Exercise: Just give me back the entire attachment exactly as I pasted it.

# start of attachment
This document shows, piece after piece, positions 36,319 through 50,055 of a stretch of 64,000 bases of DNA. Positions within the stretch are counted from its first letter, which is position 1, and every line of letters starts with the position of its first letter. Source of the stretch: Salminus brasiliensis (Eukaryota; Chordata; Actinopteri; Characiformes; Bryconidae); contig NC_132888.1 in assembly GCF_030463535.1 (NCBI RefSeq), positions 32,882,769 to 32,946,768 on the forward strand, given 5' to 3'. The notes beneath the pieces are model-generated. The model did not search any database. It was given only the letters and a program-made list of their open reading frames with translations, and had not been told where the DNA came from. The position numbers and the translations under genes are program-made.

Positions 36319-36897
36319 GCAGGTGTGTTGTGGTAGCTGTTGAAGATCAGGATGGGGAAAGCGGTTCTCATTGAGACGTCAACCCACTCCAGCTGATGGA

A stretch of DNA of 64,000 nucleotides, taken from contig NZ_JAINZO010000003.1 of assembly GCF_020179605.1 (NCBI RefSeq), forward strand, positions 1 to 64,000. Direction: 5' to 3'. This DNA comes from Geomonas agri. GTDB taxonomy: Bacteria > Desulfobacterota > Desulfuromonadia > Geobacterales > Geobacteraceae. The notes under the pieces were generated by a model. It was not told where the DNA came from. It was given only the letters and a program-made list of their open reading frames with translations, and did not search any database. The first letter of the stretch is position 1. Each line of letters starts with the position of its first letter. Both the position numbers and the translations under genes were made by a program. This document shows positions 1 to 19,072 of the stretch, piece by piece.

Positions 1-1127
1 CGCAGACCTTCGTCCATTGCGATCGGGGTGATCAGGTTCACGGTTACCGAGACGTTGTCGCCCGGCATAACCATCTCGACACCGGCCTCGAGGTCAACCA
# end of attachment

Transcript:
This document shows, piece after piece, positions 36,319 through 50,055 of a stretch of 64,000 bases of DNA. Positions within the stretch are counted from its first letter, which is position 1, and every line of letters starts with the position of its first letter. Source of the stretch: Salminus brasiliensis (Eukaryota; Chordata; Actinopteri; Characiformes; Bryconidae); contig NC_132888.1 in assembly GCF_030463535.1 (NCBI RefSeq), positions 32,882,769 to 32,946,768 on the forward strand, given 5' to 3'. The notes beneath the pieces are model-generated. The model did not search any database. It was given only the letters and a program-made list of their open reading frames with translations, and had not been told where the DNA came from. The position numbers and the translations under genes are program-made.

Positions 36319-36897
36319 GCAGGTGTGTTGTGGTAGCTGTTGAAGATCAGGATGGGGAAAGCGGTTCTCATTGAGACGTCAACCCACTCCAGCTGATGGA

A stretch of DNA of 64,000 nucleotides, taken from contig NZ_JAINZO010000003.1 of assembly GCF_020179605.1 (NCBI RefSeq), forward strand, positions 1 to 64,000. Direction: 5' to 3'. This DNA comes from Geomonas agri. GTDB taxonomy: Bacteria > Desulfobacterota > Desulfuromonadia > Geobacterales > Geobacteraceae. The notes under the pieces were generated by a model. It was not told where the DNA came from. It was given only the letters and a program-made list of their open reading frames with translations, and did not search any database. The first letter of the stretch is position 1. Each line of letters starts with the position of its first letter. Both the position numbers and the translations under genes were made by a program. This document shows positions 1 to 19,072 of the stretch, piece by piece.

Positions 1-1127
1 CGCAGACCTTCGTCCATTGCGATCGGGGTGATCAGGTTCACGGTTACCGAGACGTTGTCGCCCGGCATAACCATCTCGACACCGGCCTCGAGGTCAACCA